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Single pipe vacuum balancing

ChrisJ
ChrisJ Member Posts: 13,890
edited September 2019 in Strictly Steam
PMJ said:

@chrisj,

I'm sorry you seem to have taken my comment personally.

I merely agreed with you that moving air creates a friction loss. Way back when I started my work and listened to all that air going in and out it all the time it seemed really wasteful to me. It is, so I don't do it anymore.

I'm always happy to lick around the technical aspects of any of this with anyone interested on any thread. I'm not a one pipe expert. It is not my hypothesis. Keeping the air out is a very old idea.





I'm starting this thread to keep things in order.

@PMJ
Keeping the air out is a very old idea.
However, trying to balance improperly sized radiators in a steam system which cycles a lot is a very recent idea. And I would say it most certainly is your hypothesis that it's possible.

We're not lighting a coal fire and letting it simmer all day.

In my case, even if my bedroom radiators weren't grossly oversized I still keep my bedrooms 8 degrees cooler than the rest of the house. My TRVs and slow venting in such rooms allow this. The TRV's also help deal with solar gain etc.

I use TRVs in my kitchen to hold those radiators back, if not totally shut them off if the oven is going.

How can any of this happen with vacuum on a single pipe system?

Single pipe quasi-vapor system. Typical operating pressure 0.14 - 0.43 oz. EcoSteam ES-20 Advanced Control for Residential Steam boilers. Rectorseal Steamaster water treatment
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Comments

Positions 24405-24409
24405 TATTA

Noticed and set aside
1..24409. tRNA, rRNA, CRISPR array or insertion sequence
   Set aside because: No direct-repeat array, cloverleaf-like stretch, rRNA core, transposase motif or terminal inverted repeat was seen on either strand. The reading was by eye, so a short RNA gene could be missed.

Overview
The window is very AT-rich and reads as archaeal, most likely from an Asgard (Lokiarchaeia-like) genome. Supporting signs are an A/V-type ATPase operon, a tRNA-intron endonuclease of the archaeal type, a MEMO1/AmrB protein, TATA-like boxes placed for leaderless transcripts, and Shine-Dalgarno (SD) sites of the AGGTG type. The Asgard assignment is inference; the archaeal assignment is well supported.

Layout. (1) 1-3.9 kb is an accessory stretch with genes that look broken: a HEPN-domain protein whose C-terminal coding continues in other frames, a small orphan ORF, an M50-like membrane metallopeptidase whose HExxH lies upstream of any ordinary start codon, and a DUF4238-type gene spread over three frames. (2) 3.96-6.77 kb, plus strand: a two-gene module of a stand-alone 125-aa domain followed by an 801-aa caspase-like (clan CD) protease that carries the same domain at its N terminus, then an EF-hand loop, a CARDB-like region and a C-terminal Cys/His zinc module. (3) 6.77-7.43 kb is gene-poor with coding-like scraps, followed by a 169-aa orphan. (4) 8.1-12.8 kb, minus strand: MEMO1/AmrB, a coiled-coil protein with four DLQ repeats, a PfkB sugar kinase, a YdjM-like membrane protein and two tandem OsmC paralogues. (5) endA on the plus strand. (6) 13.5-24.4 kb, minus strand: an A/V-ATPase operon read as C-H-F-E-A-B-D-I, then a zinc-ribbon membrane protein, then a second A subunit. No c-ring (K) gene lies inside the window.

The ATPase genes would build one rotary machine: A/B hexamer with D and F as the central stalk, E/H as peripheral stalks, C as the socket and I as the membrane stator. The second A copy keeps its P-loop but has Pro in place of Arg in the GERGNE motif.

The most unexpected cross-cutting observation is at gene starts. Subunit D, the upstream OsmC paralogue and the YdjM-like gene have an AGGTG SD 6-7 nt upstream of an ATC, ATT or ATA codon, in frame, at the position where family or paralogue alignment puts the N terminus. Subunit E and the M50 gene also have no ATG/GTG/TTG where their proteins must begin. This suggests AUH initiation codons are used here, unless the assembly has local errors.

• PMJ
    PMJ Member Posts: 1,197
    @chrisj,

    Everyone always defaults to the idea that one pipe vacuum valves were only for coal fired systems and primarily a once end of day thing when the fire dies down.

    I have attached a Hoffman document I am sure everyone has seen which talks about one pipe vacuum systems using their vacuum valve. It says it is also for oil and gas systems saying it will cut down the number of operations per day. Cycles anyone?

    Beyond this look for posts of happy one-pipe vacuum system users on this site who obviously are running cycling systems. There aren't many. They get turned away here quickly.

    So please, let's get started on the right foot. It is not my hypothesis. I know from first hand experience that natural vacuum in cycling two pipe is a wonderful improvement. From the literature is seems Hoffman thought it was in one-pipe too. They called it "Locking the door against the heat thief".
    1926 1000EDR Mouat 2 pipe vapor system,1957 Bryant Boiler 463,000 BTU input, Natural vacuum operation with single solenoid vent, Custom PLC control
  • ChrisJ
    ChrisJ Member Posts: 13,890
    edited September 2019
    PMJ said:

    @chrisj,

    Everyone always defaults to the idea that one pipe vacuum valves were only for coal fired systems and primarily a once end of day thing when the fire dies down.

    I have attached a Hoffman document I am sure everyone has seen which talks about one pipe vacuum systems using their vacuum valve. It says it is also for oil and gas systems saying it will cut down the number of operations per day. Cycles anyone?

    Beyond this look for posts of happy one-pipe vacuum system users on this site who obviously are running cycling systems. There aren't many. They get turned away here quickly.

    So please, let's get started on the right foot. It is not my hypothesis. I know from first hand experience that natural vacuum in cycling two pipe is a wonderful improvement. From the literature is seems Hoffman thought it was in one-pipe too. They called it "Locking the door against the heat thief".